Years later some journalist accused Heller of never writing anything else as good as Catch 22.   "Who has?" was the famous reply. 

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Definite +1 for Catch-22. It's phenomenal.


I read that, To Kill A Mockingbird, Brave New World, A Clockwork Orange, Slaughterhouse 5, Fahrenheit 451 and Catcher In The Rye in the same year. Other than the massively disappointing Catcher, it was the best year of my life, reading wise.

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  • 1 month later...

Right, time for another one:


Andy Mcnab's Nick Stone Series (17 Books).


I can hear the literate dropping their quills and walking away from their tablets as I dare to mention the name BUT please give me a chance to explain. Andy Mcnab was in the SAS, he was also in something called 14th Det (a secret service run undercover unit based in NI during the troubles). So, whatever you may think of a person like that he does know his stuff. He's from a dirt poor background in East London and has moved from there, through the Army, the SAS and the secret service, wrote one of the most famous SAS books of all time and then turned his hand to fiction. 


Nick Stone is Andy Mcnab, have no doubts this character came from his own experiences. He's an ex-SAS trooper who now works for British Intelligence. Typically what Mcnab does is to write with a semblance of reality, rather being pure James Bond. He lets Nick Stone get caught, he lets him get beaten, shot, make mistakes, mess things up, he lets his character be dysfunctional and he lets all sorts of shit happen to him. Not because he deserves it, but because he is willing to go to those places that other people couldn't or wouldn't. The first time I heard Osama Bin Laden's name was in one of these books, back in 2000.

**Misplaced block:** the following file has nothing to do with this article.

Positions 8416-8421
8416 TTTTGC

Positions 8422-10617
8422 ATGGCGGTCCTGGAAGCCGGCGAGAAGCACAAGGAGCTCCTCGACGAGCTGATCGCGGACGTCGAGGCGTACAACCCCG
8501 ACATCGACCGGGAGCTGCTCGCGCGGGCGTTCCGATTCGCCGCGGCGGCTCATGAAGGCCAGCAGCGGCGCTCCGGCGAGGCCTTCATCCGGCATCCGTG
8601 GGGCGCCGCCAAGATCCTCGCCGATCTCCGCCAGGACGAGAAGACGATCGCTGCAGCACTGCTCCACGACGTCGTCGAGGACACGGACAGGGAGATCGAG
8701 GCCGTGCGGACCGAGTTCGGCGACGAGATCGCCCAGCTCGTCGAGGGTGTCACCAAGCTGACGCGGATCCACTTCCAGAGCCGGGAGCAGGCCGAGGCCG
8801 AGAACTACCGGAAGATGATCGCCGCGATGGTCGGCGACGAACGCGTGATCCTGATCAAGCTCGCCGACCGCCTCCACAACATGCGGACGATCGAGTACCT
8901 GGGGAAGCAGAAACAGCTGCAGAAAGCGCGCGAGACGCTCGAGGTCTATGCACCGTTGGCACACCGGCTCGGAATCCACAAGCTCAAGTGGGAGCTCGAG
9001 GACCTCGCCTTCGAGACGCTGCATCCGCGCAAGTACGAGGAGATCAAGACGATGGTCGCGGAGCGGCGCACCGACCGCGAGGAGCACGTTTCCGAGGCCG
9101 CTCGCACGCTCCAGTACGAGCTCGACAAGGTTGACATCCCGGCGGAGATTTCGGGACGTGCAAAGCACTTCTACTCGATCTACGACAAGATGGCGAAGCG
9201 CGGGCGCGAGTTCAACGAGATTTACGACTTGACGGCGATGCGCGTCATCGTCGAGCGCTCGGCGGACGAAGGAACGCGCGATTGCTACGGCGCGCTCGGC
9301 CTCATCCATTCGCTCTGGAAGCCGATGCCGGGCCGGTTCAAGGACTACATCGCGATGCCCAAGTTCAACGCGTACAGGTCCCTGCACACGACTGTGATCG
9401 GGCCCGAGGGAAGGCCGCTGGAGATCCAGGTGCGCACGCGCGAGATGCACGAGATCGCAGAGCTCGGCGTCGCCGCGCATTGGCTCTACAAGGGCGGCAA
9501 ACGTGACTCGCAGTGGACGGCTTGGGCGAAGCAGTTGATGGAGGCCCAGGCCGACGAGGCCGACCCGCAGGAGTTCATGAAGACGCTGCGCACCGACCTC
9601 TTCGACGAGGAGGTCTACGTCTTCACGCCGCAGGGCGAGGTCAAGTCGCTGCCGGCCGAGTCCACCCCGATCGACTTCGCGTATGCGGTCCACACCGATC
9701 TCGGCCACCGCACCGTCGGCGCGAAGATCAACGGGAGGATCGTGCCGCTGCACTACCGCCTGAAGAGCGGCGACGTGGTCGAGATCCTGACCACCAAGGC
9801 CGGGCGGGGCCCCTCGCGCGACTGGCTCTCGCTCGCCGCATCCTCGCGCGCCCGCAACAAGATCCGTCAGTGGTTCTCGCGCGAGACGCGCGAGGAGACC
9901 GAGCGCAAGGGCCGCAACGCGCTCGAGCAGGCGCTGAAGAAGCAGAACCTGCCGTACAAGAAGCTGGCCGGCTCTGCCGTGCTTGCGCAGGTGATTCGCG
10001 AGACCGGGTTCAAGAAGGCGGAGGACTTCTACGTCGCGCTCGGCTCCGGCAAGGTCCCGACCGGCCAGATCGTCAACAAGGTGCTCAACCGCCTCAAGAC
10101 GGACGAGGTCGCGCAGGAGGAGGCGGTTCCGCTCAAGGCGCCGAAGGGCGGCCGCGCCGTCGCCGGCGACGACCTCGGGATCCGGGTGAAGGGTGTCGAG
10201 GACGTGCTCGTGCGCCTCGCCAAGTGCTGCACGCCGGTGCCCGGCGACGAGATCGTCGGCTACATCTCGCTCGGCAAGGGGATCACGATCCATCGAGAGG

The first book starts with him tailing a couple of IRA bods off to America, where he gets into a world of shit. The second book is about him going to America to track down an Mi6 agent and he gets into a world of shit... the third book is about Echelon (y'know, the forerunner to PRISM) and him getting into a world of shit.... and so it continues. Mcnab takes the establishment and twists it, opens up the book on deniable operations and throws it back in the faces of Whitehall, takes gangsters and religious fanatics and shows them up; while (nearly) always at the detriment of his narrating main character.